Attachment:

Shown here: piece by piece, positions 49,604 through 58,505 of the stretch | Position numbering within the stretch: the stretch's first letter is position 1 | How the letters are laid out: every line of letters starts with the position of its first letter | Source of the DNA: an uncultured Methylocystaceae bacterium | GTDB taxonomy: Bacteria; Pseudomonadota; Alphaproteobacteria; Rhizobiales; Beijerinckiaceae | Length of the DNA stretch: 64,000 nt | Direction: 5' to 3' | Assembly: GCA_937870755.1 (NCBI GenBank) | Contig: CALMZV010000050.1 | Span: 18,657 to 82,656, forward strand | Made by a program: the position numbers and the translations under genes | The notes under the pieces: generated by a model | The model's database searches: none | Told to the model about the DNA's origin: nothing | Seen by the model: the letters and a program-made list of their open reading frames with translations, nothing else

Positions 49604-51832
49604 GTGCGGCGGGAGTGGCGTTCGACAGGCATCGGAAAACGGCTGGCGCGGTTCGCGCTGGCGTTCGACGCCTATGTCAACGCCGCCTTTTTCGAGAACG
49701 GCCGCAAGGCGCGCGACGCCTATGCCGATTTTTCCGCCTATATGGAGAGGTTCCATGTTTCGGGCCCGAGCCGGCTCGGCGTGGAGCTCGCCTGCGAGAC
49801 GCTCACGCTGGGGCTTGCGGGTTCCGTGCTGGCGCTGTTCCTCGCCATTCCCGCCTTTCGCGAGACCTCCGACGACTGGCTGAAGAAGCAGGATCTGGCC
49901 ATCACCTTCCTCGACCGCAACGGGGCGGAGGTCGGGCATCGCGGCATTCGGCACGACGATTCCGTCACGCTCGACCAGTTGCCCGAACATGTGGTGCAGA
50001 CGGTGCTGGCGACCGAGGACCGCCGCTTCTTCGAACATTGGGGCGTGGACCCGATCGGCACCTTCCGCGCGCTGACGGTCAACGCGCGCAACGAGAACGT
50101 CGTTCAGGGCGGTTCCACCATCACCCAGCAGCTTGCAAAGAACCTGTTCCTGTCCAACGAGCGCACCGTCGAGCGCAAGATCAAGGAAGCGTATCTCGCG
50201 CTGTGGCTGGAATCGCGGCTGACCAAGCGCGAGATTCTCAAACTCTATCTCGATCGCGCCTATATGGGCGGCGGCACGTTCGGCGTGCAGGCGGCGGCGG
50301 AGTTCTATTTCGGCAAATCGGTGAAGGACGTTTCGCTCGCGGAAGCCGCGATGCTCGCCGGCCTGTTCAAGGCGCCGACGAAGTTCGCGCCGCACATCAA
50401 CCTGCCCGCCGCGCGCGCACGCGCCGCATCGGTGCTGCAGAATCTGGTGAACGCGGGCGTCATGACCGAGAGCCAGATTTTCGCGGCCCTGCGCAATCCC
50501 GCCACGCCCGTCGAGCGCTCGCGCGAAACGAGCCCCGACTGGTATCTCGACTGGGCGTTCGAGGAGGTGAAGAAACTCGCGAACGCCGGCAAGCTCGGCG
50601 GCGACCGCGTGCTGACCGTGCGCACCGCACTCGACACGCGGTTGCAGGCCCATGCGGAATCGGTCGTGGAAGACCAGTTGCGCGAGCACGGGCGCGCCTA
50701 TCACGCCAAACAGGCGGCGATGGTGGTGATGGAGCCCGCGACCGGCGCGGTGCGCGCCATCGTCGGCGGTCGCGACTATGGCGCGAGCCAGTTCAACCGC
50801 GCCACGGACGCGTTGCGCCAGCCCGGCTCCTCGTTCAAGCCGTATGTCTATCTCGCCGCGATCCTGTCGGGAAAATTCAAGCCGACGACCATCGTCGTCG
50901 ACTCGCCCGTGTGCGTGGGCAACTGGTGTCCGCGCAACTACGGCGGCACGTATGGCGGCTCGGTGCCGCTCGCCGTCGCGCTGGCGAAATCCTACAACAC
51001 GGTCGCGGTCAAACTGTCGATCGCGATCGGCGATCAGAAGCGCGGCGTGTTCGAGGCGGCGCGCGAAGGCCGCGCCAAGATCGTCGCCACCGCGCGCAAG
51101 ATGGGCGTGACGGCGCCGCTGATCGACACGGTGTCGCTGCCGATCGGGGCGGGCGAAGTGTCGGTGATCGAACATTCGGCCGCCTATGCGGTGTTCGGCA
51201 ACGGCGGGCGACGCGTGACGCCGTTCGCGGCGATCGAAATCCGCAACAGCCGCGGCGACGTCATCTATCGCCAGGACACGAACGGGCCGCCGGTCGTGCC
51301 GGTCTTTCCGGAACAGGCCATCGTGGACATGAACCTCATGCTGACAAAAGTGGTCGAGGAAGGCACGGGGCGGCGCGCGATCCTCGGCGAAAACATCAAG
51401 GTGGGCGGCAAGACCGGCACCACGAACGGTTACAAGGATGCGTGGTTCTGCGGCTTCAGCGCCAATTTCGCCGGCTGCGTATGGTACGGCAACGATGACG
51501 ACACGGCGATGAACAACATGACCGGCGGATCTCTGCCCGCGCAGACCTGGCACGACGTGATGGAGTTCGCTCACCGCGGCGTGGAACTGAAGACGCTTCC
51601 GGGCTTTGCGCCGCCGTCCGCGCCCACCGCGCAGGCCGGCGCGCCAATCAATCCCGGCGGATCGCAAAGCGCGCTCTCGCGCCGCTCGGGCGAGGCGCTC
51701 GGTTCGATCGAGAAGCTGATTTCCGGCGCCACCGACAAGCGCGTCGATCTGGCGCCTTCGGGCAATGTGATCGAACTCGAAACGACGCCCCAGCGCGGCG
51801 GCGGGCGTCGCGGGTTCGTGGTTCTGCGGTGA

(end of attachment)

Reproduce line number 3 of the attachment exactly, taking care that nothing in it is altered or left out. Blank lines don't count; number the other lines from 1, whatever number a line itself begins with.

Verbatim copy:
49604 GTGCGGCGGGAGTGGCGTTCGACAGGCATCGGAAAACGGCTGGCGCGGTTCGCGCTGGCGTTCGACGCCTATGTCAACGCCGCCTTTTTCGAGAACG